Interview with Su Williams Author of Dream Weaver

eBook Review Gal chats with writer, photographer, wife and mother, Su Williams about her new novel, Dream Weaver.

Su Williams Author Photo

When did you realize you wanted to be a writer?

I always liked writing short stories and poems as kid. But it wasn’t until after I read the Twilight Saga that I was inspired to try something a little more…epic.

How long did it take you to write Dream Weaver?

I’m a little embarrassed to admit that it took me 5 years to write Dream Weaver. But I take solace in the fact that it was a learning journey for me. I don’t believe the story would be nearly as fleshed out had I published it any earlier. I spent those years learning as much as I could about writing and editing.

How did you choose the title?

I created my immortals, the Onar Caphar, or Dream Weavers based on the Gary Wright song, Dream Weaver. And believe me, Emari Sweet definitely needs help to ‘get [her] through the night.’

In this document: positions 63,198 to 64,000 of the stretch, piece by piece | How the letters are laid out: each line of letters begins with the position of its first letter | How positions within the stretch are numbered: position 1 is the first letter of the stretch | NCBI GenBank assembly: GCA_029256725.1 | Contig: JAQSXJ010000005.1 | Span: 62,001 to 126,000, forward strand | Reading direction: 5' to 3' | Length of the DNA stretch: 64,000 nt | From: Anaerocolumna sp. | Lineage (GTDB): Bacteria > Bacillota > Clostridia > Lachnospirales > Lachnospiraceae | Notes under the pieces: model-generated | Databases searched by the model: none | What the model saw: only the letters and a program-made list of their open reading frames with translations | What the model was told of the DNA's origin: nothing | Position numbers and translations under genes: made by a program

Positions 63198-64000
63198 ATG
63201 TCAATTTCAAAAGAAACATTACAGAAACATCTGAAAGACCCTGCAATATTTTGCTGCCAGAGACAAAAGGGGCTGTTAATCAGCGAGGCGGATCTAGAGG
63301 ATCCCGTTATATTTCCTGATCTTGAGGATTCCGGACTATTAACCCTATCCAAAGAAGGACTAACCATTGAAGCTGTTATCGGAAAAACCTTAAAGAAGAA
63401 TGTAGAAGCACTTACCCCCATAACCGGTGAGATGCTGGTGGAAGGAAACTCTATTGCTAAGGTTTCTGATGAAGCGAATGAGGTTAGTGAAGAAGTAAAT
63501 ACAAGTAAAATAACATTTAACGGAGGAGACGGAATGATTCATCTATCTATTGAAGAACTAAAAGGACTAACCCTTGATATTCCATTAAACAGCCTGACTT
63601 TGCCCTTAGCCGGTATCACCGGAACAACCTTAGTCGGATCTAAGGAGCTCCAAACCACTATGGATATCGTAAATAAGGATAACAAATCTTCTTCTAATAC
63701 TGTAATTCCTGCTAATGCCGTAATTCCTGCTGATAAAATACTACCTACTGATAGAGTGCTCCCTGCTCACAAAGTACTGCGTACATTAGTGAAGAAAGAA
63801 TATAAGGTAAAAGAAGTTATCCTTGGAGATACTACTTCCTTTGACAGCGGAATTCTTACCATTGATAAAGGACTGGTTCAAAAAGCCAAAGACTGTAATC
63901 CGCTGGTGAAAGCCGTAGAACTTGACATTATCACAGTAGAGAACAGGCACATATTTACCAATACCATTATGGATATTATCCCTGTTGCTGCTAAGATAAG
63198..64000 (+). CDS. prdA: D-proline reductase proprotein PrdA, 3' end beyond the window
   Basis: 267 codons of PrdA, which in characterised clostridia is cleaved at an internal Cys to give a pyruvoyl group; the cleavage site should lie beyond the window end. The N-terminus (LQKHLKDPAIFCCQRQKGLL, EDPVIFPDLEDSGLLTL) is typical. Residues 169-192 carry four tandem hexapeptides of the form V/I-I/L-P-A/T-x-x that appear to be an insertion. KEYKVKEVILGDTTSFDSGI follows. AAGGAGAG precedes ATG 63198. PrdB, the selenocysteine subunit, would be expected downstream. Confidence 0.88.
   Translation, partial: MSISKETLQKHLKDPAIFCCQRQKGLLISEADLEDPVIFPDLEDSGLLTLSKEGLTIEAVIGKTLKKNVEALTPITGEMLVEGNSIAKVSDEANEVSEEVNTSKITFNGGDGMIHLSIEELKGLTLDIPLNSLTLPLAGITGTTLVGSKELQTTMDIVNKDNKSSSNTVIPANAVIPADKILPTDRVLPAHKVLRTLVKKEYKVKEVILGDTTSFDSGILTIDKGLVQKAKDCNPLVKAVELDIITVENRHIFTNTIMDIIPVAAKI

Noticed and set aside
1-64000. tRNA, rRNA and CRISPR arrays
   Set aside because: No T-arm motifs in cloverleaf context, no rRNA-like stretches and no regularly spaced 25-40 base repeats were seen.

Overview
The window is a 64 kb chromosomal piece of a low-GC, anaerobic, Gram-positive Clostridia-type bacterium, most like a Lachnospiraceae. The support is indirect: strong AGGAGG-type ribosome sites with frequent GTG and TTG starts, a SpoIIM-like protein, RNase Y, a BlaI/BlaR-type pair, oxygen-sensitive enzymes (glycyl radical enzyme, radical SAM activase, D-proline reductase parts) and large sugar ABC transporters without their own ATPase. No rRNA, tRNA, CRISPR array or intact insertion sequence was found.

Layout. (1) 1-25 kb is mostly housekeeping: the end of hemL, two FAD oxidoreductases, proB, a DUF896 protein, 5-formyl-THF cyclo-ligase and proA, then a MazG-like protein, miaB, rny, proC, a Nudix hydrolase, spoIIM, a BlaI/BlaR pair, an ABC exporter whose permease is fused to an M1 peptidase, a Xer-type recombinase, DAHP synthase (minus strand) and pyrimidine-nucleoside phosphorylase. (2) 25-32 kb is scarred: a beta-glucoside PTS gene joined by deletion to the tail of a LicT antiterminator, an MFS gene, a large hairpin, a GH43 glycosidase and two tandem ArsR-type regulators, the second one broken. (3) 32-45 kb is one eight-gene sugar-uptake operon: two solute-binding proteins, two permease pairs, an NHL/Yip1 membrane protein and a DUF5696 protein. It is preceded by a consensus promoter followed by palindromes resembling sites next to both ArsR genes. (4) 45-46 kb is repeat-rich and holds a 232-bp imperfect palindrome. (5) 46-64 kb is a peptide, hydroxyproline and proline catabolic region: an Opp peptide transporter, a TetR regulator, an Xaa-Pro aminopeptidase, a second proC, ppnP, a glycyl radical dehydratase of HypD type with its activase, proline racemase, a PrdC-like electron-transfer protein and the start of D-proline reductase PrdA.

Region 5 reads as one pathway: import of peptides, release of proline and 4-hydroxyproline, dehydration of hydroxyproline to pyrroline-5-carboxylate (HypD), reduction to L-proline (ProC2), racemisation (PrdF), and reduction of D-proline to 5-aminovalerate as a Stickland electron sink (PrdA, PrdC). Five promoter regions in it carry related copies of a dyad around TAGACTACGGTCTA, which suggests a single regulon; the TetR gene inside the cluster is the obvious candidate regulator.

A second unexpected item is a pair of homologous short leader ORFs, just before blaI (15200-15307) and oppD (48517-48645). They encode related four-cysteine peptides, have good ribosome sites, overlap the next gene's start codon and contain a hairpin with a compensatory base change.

Do you have a favorite part?

I’d have to say the ‘vampire’ scene was my fave. The story was originally going to be about vampires, but my daughter, Sarah, protested. Besides, vampires have been done to death…there’s not much new under the sun about vampires…including the vampires. But I still had this great vampire scene floating around in my head. So I figured out a way to use it.

What is your writing schedule like?

Hours and hours on end, usually into the wee hours of the morning, holed up in my bedroom, with books scattered across my desk…I mean my bed…for research; and close to a dozen websites open to various sites like

What would you say is your most interesting writing quirk?

Well, I think I’m just a wee bit quirky all on my own. I tend to research a lot to make sure the concepts sound feasible. And again, the fact that I write in bed, usually in my jammies.

How did you choose this writing genre?